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I would like to know what is the state of the art.

There are several approaches in epistemology, from the various variants of positivism, to pragmatism, and many others.

In cybernetics a system creates a model of the world and this model is updated based on the information collected by the system. To obtain more information, actions may be performed.

A very simple model (maybe the most simple one) would be the one proposed for artificial curiosity.

I would like to know whether this has been studied and what is the current state of the art wrt the implications of cybernetics to

The type of questions I would like to address are:

  • Could cybernetics be a "better" method than the scientific method? Under which assumptions?
  • Could this be defined as something more general than the scientific method?
  • What kind of knowledge can we get by applying the principles of cybernetics?
  • Which are the limitations of these principles?
  • How is it compared with other methods?

Please remember I am not asking these questions, these are examples of the questions that the references I'm searching for should address.

Thank you.

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    I don't understand what you think the differences are between cybernetics and "the scientific method". Your cybernetic system is allowed to follow any portion of the scientific method, and if a cybernetic system robustly computes a predicted outcome then that is as good a hypothesis/prediction as anything other for testing a theory. – Rex Kerr Jul 29 '13 at 19:05
  • @RexKerr The scientific method adds restrictions about how the experiments should be controlled and repeatable, and many others. A cybernetic system does not add these restrictions, there is simply information in (possibly out as well) and the generation of a model, AFAIK. – Trylks Jul 29 '13 at 19:12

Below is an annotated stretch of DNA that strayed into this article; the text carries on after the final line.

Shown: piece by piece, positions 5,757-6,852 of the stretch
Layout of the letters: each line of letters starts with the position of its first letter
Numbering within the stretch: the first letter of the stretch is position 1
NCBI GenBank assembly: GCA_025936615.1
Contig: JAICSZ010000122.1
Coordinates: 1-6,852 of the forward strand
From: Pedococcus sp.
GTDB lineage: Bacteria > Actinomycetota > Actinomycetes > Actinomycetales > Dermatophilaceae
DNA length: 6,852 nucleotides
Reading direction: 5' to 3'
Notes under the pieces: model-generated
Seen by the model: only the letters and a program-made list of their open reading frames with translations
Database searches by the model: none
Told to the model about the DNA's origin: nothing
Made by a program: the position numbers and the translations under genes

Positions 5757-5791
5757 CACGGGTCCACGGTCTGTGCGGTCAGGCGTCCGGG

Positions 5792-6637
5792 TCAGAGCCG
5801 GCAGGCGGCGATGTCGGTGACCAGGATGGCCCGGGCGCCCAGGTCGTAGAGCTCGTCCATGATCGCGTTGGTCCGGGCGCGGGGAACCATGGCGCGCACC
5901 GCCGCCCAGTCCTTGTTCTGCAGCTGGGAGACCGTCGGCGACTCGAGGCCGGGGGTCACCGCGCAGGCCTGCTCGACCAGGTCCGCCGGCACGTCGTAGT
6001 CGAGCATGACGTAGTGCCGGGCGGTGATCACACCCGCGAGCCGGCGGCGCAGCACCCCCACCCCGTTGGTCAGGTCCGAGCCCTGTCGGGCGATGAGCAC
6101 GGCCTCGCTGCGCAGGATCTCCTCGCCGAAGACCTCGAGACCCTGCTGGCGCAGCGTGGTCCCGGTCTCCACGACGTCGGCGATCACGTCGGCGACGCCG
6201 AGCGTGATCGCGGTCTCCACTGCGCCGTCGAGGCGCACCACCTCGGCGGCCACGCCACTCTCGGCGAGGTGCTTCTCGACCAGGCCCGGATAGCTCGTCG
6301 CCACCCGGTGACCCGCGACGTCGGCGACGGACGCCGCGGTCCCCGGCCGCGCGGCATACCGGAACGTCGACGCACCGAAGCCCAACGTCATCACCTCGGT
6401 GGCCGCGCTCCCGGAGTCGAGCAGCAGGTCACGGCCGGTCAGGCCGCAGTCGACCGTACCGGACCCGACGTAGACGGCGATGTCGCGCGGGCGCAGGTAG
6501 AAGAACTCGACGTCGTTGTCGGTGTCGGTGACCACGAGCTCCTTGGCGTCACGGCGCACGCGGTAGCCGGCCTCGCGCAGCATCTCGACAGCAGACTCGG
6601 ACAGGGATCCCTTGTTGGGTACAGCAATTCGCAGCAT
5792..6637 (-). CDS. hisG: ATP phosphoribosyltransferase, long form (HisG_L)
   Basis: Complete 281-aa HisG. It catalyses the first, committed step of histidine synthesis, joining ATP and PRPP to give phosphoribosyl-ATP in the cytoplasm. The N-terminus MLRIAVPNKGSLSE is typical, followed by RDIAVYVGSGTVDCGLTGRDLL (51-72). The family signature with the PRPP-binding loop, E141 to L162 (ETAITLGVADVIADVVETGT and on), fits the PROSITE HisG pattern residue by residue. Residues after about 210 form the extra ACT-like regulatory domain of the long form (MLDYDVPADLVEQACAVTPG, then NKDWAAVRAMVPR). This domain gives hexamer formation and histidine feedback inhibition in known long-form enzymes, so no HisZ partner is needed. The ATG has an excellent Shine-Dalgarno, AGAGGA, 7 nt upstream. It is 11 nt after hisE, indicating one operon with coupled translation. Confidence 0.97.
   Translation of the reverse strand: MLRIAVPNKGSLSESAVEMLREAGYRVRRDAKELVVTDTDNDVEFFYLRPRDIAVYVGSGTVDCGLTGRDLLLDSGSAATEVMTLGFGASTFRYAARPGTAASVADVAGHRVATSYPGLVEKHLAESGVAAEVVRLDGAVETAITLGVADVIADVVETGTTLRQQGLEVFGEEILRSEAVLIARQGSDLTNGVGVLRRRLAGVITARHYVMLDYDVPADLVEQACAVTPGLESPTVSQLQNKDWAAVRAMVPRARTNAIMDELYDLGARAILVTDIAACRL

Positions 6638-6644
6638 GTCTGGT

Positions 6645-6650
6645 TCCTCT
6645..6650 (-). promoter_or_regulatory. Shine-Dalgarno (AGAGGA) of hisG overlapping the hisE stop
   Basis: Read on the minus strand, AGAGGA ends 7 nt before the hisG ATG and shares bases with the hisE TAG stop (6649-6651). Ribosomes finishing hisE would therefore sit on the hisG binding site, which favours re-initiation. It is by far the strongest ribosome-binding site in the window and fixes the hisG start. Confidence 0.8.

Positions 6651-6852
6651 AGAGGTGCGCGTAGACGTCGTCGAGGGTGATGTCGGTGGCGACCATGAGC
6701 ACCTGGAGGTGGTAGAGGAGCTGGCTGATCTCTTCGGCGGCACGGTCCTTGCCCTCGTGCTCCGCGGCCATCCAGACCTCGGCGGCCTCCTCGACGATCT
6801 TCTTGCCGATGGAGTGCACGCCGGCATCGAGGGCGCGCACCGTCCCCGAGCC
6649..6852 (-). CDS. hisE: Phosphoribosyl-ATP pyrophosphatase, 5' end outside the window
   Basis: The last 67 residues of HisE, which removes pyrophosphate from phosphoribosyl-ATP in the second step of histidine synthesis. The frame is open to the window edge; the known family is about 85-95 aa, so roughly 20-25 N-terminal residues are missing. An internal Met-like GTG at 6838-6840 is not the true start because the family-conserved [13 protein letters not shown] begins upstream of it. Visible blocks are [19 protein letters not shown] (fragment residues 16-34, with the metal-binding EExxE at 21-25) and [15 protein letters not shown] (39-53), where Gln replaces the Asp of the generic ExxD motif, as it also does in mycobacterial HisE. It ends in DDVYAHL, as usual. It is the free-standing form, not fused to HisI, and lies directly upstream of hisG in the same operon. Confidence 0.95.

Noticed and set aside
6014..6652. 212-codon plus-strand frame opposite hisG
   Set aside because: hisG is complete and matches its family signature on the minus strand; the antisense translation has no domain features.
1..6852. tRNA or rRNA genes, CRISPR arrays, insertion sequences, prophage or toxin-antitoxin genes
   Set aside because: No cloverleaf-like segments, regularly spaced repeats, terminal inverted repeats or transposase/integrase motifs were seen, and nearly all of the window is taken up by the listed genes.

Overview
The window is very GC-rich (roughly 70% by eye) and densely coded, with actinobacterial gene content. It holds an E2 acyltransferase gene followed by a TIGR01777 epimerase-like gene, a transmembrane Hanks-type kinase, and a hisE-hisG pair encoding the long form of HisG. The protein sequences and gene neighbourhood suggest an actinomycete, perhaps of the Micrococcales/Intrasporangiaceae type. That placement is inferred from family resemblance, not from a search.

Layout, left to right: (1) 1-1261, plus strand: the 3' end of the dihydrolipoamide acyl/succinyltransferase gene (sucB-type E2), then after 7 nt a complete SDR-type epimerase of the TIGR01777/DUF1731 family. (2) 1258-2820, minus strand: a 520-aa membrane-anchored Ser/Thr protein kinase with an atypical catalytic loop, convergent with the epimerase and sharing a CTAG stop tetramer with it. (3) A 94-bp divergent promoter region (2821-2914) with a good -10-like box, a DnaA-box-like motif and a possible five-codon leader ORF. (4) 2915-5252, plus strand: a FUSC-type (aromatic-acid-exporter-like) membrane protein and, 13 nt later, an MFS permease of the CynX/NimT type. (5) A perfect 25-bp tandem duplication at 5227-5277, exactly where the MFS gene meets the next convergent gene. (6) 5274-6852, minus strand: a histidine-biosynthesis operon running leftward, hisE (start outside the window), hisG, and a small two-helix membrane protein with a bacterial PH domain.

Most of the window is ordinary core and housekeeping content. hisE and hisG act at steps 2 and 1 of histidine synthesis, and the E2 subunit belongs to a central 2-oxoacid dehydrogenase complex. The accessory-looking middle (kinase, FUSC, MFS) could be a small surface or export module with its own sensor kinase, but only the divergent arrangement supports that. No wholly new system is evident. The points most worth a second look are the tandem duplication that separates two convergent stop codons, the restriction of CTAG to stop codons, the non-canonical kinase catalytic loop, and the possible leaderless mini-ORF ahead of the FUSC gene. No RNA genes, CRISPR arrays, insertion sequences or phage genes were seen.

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    Welllll, this isn't really a "new scientific method". The core is that you have some sort of hypothesis (model), and you test it against data with well-described parameters. It's in practically every non-philosophical description of the scientific method, e.g. Wikipedia: "researchers propose hypotheses as explanations of phenomena, and design experimental studies to test these hypotheses via predictions which can be derived from them. These steps must be repeatable, to guard against mistake or confusion". Experimental design can be as simple as "I look at more stars". – Rex Kerr Jul 29 '13 at 19:44
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    I guess it would be different if "cybernetics" used models that could not be used to make predictions, but it's hard to make a model that is useful in any way without being able to turn it easily into a predictive engine. – Rex Kerr Jul 29 '13 at 19:47
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    Sorry, I don't have a quote handy. I recall issues like these touched upon even by e.g. Popper, but it's taken modern machine learning and big data science to really focus attention on this type of science as central rather than sort of an odd case to mention in passing and not worry about too much. I'm not up-to-date with modern thinking on the philosophy of science; I've mostly read classics, and even those not recently. – Rex Kerr Jul 30 '13 at 18:38
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The thing is that cybernetics as field basically died, mostly because of modern computers. It still has a huge legacy, but it is really hard to say where cybernetics ends and AI, cognitive science, systems biology, information theory and so forth begins. The days when people considered cybernetics to be a new and general science are long past - some ideas have be retained and integrated with modern science, others have been left to stagnate (in particular the abstract, super-general, mathematical formalisations characteristic of their approach).

In recent years various developments in machine learning and Bayesian probability have been identified with cybernetics (most notably, the Bayesian Brain), and these themselves have drawn a lot of attention from epistemologists. Still, the connection is not a very strong one as cybernetics has basically ceased to exist.

Many enactivists have sympathy for cybernetic ideas, looking at their work would probably be a good starting for modern philosophical discussions. The journal "Adaptive Behaviour" would be a good place to look if you are interested in its legacy.

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